Chicago Mulls Additional Soda Tax
IBA comes out against 1-cent-per-ounce proposal, says it's already failed
CHICAGO -- The Illinois Beverage Association is presenting strong opposition to a Chicago alderman's proposal to tax soda and other sugary drinks, proposing instead education as a better way to battle obesity in the city.
"If we want to get serious about obesity, it starts with education, not laws and regulation," said IBA executive director Jim Soreng. We "believe the debate should move on to real health solutions."
Ald. George Cardenas on Wednesday proposed a city tax of 1 cent per ounce on soda and other sugary drinks, according to a Chicago Sun-Times report. Cardenas, who chairs the council's Health Committee, said the sugar tax could mean $134 million in new annual revenue for the city. In his proposal, 75% of the revenue generated by the tax would go into a "Chicago Wellness Fund" used to pay for city and Chicago Public Schools health initiatives.
"It's time. It's an opportunity for us to reset the button on everything that's going on," the alderman said, according to the report. "The money spent fighting obesity is just ungodly. We could save billions of dollars if we bring down these numbers. We could kill two birds with one stone. We could not only improve health; we could also provide education funding and other things at Chicago Public Schools. The same people affected by it should benefit from it."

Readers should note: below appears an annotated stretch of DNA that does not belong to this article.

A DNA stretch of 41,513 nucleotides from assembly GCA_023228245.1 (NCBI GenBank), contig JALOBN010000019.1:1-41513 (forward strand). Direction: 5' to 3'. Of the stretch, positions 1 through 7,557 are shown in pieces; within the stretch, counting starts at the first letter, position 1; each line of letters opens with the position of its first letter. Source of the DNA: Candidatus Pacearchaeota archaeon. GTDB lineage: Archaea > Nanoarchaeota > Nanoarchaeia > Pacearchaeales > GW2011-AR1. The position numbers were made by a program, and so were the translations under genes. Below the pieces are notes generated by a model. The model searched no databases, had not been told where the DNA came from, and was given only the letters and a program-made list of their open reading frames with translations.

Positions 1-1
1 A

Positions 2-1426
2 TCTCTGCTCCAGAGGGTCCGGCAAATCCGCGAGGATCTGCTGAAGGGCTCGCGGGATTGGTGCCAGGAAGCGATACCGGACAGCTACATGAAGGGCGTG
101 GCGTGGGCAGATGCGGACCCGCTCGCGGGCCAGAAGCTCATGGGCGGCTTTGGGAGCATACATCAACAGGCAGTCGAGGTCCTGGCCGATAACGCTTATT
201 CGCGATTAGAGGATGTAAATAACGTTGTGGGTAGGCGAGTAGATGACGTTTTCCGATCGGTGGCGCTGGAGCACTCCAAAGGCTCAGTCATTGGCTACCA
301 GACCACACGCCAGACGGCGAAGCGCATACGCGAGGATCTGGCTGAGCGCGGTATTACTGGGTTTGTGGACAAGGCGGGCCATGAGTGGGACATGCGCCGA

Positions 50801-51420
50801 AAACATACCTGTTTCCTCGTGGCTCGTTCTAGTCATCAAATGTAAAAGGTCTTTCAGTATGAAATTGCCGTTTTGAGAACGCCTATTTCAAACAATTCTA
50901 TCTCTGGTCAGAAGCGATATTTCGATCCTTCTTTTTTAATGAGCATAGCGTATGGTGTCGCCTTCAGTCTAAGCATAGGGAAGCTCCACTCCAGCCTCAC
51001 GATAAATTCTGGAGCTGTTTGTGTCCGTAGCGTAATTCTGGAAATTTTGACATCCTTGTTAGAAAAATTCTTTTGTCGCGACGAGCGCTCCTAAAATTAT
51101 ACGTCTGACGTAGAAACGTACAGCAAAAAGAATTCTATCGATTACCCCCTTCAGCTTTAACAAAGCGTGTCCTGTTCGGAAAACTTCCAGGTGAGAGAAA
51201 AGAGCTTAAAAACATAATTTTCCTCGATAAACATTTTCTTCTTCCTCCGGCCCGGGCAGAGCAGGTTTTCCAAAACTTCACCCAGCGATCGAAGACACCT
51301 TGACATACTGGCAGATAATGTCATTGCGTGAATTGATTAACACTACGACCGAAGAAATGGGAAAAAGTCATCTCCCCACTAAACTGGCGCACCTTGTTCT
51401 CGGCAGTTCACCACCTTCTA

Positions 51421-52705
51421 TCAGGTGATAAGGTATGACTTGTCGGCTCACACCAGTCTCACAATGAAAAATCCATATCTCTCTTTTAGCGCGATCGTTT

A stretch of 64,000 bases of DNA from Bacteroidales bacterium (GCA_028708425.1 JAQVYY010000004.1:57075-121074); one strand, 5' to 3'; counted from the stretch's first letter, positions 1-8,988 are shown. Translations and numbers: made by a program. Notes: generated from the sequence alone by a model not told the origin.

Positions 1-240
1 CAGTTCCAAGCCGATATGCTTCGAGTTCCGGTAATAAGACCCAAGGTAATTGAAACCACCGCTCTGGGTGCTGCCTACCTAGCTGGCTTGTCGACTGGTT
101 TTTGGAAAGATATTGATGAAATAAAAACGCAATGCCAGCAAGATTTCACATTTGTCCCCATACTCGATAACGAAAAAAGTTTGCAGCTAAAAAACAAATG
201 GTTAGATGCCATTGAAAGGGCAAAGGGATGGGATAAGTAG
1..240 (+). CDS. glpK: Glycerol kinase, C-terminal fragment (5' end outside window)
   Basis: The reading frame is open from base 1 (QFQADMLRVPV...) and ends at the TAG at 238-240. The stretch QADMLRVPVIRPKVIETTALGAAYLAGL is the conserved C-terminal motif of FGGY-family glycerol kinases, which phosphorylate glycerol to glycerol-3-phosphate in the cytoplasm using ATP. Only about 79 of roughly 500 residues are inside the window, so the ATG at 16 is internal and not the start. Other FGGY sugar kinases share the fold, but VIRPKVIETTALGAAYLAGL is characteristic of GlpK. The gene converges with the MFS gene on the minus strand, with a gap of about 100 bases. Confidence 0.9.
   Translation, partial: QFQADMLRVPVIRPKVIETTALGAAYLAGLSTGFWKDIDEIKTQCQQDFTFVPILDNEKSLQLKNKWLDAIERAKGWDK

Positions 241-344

In his response, Soreng said such taxes have already failed to achieve Cardenas' stated goals.
"Chicago has uniquely had a tax on soft drinks since 1992," he said. "It has clearly not impacted obesity. Let’s work together to find real solutions that address the nation’s health problems while ensuring important industries in the city are not stunted by punitive, ineffective taxes.”